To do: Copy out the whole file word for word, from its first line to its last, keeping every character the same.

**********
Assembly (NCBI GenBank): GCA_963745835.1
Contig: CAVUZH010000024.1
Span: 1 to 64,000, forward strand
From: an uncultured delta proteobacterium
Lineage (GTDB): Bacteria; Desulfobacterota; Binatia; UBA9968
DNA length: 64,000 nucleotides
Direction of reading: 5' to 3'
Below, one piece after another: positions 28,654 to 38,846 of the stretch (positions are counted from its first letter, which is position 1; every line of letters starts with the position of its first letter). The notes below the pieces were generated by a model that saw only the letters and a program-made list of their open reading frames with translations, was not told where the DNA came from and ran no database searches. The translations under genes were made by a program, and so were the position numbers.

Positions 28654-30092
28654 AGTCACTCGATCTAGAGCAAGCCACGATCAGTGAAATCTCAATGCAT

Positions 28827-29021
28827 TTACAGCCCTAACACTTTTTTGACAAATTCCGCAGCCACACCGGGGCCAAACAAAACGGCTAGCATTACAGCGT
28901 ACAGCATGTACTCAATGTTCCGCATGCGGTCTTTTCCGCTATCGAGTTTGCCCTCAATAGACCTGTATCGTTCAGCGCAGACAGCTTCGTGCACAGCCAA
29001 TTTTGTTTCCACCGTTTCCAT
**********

Assembly (NCBI GenBank): GCA_963745835.1
Contig: CAVUZH010000024.1
Span: 1 to 64,000, forward strand
From: an uncultured delta proteobacterium
Lineage (GTDB): Bacteria; Desulfobacterota; Binatia; UBA9968
DNA length: 64,000 nucleotides
Direction of reading: 5' to 3'
Below, one piece after another: positions 28,654 to 38,846 of the stretch (positions are counted from its first letter, which is position 1; every line of letters starts with the position of its first letter). The notes below the pieces were generated by a model that saw only the letters and a program-made list of their open reading frames with translations, was not told where the DNA came from and ran no database searches. The translations under genes were made by a program, and so were the position numbers.

Positions 28654-30092
28654 AGTCACTCGATCTAGAGCAAGCCACGATCAGTGAAATCTCAATGCAT

Positions 28827-29021
28827 TTACAGCCCTAACACTTTTTTGACAAATTCCGCAGCCACACCGGGGCCAAACAAAACGGCTAGCATTACAGCGT
28901 ACAGCATGTACTCAATGTTCCGCATGCGGTCTTTTCCGCTATCGAGTTTGCCCTCAATAGACCTGTATCGTTCAGCGCAGACAGCTTCGTGCACAGCCAA
29001 TTTTGTTTCCACCGTTTCCAT